Analysis Of The Kingdom Of God

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“Kingdom of God”, “the day of the LORD”, “the end of the world”, “the last judgment” and “a new heaven and a new earth.” These words are the image of eschatology, and eschatology is an important subject in the Bible. Even Donald K. McKim says that the theme of the Bible is the kingdom of God (McKim, 167). In the Gospel, Jesus taught about the kingdom of God in his whole life and ministry, and the kingdom of God is represented as “already, but not yet” (McKim, 170).
John Calvin, a 16th century representative theologian, agrees with the eschatological idea of “not yet” rather than “already.” On the other hand, Joan M. Martin, a womanist Christian liberation ethicist, more emphasizes on the “already” side. According to the understanding of eschatology,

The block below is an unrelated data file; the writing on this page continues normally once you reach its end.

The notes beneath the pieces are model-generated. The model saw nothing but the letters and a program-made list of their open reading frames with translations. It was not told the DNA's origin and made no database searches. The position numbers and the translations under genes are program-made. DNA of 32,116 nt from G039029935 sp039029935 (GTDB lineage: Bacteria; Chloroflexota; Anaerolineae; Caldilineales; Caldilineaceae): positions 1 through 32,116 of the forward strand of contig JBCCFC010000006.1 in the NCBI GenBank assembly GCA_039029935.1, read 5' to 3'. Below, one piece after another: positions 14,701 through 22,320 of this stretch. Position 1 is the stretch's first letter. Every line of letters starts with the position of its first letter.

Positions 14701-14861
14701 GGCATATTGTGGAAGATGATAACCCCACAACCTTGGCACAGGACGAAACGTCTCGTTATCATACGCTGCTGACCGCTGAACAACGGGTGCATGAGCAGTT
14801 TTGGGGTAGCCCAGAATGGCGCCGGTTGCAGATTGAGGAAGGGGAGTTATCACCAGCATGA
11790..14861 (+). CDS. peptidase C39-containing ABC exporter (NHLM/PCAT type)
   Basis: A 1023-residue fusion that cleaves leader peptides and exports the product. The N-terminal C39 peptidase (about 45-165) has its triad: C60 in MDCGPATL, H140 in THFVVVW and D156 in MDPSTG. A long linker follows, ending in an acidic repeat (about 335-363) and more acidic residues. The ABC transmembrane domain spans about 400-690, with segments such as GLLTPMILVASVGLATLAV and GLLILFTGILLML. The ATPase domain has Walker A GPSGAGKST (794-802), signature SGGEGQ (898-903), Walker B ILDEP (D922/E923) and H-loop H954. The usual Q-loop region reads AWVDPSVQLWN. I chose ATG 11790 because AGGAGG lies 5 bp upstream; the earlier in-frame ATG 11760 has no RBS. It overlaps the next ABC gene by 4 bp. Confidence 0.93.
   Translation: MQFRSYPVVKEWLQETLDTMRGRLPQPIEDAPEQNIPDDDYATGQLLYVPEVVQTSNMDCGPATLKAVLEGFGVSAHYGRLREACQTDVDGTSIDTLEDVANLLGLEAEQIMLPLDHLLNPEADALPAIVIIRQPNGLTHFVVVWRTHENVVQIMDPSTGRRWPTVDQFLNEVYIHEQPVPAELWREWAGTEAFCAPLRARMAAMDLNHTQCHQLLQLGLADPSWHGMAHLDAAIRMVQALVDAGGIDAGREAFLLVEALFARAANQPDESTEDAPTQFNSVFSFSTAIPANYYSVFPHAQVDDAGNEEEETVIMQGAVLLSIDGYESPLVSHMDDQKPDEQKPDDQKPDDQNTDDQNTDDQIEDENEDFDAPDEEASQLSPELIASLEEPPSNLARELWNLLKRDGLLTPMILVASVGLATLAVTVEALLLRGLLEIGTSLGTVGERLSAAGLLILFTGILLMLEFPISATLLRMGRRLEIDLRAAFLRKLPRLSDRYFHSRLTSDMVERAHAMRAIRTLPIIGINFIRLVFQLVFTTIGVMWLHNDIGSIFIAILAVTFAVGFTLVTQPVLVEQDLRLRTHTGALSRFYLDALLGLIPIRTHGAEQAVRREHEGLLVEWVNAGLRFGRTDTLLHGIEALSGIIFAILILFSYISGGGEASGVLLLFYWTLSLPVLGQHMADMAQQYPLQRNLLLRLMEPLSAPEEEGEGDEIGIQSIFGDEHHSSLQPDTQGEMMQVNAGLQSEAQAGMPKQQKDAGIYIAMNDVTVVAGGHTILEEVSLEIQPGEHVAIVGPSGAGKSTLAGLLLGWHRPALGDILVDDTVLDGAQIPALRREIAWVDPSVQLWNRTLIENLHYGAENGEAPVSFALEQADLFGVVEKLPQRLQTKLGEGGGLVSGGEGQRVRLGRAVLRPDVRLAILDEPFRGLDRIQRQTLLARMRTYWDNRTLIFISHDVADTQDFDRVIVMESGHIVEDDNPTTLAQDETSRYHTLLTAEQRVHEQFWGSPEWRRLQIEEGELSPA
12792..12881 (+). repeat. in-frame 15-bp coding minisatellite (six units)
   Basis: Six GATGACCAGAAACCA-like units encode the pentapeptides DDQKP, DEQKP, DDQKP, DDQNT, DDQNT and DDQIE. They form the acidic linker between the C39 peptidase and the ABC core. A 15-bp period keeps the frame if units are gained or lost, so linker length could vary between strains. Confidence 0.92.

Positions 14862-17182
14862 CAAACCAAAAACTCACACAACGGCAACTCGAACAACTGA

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The Scots Confession using the word, “the reprobate” and “the chosen,” and both of them will receive “the glory or punishment” at “the general judgment” (BOC, 3.25). The author of the Scots Confession believes that there will be judgment at the end of the time for getting into the kingdom of God. The Heidelberg Catechism has the same idea about the kingdom of God. While the kingdom opens to the believers, it closes to the unbelievers (BOC, 4.083). The Heidelberg Catechism concretely arranges the people who are excluded and from kingdom by God and who cannot inherit the kingdom of God:
“Scripture tells us that no unchaste person, no idolater, adulterer, thief, no covetous person, no drunkard, slanderer, robber, or the like will inherit the kingdom of God” (BOC, 4.087).

According to Calvin and the confessions, the Scots and Heidelberg Catechism, the kingdom of God is existed but in a distance from this world, and also, not everyone can get into the kingdom of God. It depends on how people act to get into the kingdom.
Joan M. Martin
Joan M. Martin sees the eschatology from a different perspective from Calvin: She believes that Eschatology has “the power that participates in the shaping of all history, past, present, and future” (Martin, 212). Thus, she leads readers to think first about how African American’s hopes for eschatology have led their history until

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